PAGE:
While Preston residents complain of discrimination, especially in the job market in an economically depressed province, life is comfortable for many.
East Preston is a verdant community of modest single-family homes nestled among the trees, with cars in the driveway, flowers in the garden and rocking chairs on the porches. Many residents commute into Halifax for work.
North Preston is a poorer, more congested settlement dependent on welfare checks and plagued by unemployment and alcoholism. A row of new government-subsidized homes is a figurative stone's throw from wooden shacks reminiscent of the Old South. Residents are reluctant to talk with reporters, because of past news articles depicting their community of 1,200 as a slum.
They say that blacks have remained isolated here for generations for good reason: the availability of land, a society built on the extended family and local church, and the comfort of staying with your own in an alien culture and climate.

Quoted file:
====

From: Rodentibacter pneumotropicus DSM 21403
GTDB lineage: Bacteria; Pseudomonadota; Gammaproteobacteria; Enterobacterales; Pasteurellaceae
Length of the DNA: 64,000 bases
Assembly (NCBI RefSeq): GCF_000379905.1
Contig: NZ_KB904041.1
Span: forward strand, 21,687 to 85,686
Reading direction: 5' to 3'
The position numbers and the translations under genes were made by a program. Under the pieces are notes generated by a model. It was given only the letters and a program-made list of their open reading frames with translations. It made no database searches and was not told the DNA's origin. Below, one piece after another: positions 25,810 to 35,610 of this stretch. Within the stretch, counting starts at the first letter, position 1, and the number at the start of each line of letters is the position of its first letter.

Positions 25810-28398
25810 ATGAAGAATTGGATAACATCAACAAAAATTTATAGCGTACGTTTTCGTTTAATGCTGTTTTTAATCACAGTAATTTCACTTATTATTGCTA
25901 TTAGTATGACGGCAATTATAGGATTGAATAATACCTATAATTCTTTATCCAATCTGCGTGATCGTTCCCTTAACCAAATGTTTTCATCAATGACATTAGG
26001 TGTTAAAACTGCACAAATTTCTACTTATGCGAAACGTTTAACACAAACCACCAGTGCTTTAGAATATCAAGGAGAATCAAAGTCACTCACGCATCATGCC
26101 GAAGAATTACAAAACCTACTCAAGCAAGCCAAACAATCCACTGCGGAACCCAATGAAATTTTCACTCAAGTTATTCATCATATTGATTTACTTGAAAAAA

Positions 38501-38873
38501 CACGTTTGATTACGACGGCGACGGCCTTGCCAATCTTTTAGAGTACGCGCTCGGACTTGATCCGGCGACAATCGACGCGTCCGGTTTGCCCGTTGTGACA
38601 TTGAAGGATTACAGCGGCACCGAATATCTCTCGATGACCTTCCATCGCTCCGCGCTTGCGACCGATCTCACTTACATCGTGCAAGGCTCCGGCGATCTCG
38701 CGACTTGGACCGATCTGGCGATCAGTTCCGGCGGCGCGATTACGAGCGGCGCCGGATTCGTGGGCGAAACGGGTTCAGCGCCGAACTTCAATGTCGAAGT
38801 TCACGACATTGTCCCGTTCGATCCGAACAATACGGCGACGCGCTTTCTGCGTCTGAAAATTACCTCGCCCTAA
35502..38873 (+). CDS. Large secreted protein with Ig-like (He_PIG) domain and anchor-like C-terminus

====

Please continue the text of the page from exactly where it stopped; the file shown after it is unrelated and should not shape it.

"Everybody knows everybody," said Johnson, 43, who works for the Preston Area Housing Fund. "It's like brothers and sisters in this community. If your car breaks down, everyone who passes will help you."
The government does not record separate statistics on blacks, but Johnson put the jobless rate in North Preston at 80% in winter and 15% in summer, when there is construction work.
Gerald Taylor, director of the Halifax Black United Front, said that 18 of every 20 Preston students drop out of high school. Many girls leave because of pregnancy.
"If they have two kids, the government will actually build them a house," said Doris Evans, a retired teacher and member of the Black Educators' Assn. She tells blacks they have to out-perform whites, rather than expect special treatment, in order to achieve equality.
Discrimination at School